Think Tank Researcher-in-Training

Writing about Latin America and living in our nation's capital.

How Does a Think Tank Actually Work?

As a think tank, COHA relies heavily on every single person working for the organization, in order to continuously produce quality research that government officials and other professionals and academics can call upon when looking for reliable information about Latin America. While our director, Larry Birns, is the driving force behind the ideology of COHA, the interns often help keep the think tank afloat.

Every intern, in addition to being a research fellow that writes articles that will eventually be published either on the coha.org website or in the Washington Report on the Hemisphere, is also given administrative duties to help maintain the framework through which we disseminate our research. While we don’t get paid for the extra help we do around the office, fortunately my grant from the Career Center helps so that I can live pretty comfortably in the city without having to worry about getting paid while on the job. Some people help with the peer editing process on the articles, while others handle administrative tasks, as per their strengths and preferences.

Personally, I handle quite a few things around the office. I have worked on the grant writing and fundraising committee, writing letters of inquiry to foundations which might be interested in giving COHA grants. I have also worked as an office manager, managing the daily communication with outside contacts, keeping the office running smoothly, answering phone calls, setting up interviews, and helping to facilitate the constant flow of articles that are in different stages of the editing process. This very demanding role has taught me much in the way of both leadership skills and collaboration. Mr. Birns relies on the administration to work quickly and efficiently, and while the added pressure doesn’t make the office environment an especially tranquil one, knowing that you are a trusted and vital member of an organization that you are excited about working for gives the motivation to continue to work hard throughout the day.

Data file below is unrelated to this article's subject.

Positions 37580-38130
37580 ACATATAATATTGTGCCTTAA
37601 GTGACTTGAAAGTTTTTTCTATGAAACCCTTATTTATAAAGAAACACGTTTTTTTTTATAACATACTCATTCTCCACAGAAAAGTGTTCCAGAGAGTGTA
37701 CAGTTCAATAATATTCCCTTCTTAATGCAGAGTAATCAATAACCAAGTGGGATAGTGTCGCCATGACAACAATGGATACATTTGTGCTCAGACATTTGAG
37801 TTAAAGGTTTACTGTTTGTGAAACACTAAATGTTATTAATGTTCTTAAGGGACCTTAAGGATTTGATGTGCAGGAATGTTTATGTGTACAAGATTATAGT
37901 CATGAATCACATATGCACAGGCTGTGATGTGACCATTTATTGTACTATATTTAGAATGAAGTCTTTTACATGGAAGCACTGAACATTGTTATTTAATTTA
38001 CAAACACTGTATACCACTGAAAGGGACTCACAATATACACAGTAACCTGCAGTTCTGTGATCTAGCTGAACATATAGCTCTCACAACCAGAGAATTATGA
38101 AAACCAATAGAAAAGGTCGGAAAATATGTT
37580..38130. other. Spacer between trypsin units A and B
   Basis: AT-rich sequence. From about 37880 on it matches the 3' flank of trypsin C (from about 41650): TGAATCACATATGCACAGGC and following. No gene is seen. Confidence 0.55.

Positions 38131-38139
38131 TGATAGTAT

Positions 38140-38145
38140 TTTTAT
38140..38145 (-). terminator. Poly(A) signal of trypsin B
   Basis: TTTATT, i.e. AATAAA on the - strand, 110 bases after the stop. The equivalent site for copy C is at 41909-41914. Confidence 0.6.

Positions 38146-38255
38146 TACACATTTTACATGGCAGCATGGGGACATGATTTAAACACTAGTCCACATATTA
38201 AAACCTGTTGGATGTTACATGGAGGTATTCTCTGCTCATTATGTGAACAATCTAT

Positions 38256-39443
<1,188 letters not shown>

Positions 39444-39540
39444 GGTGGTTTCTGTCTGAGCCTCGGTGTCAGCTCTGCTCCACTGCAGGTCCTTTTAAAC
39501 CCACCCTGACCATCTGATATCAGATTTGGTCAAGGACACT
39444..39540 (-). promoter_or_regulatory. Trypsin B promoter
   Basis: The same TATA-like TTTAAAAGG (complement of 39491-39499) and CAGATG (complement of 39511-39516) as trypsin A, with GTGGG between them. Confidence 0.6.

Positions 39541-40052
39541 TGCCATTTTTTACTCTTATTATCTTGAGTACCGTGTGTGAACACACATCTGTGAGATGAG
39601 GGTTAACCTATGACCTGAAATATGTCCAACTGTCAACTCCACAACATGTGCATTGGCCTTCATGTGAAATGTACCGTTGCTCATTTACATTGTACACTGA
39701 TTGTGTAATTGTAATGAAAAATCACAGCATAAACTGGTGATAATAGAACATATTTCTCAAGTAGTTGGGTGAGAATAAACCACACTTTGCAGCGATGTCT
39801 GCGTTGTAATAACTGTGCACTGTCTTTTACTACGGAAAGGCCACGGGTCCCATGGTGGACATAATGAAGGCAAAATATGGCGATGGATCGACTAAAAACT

While far from glamorous, the behind-the-scenes side of a think tank (or at least our think tank) is what allows us to keep working, and hopefully affecting the world, every day. Knowing this is what makes me excited to help lead our little non-profit as it pursues its goals of promoting the values of human rights and cooperative U.S.-Latin American relations.

Hasta la próxima,

Nicole





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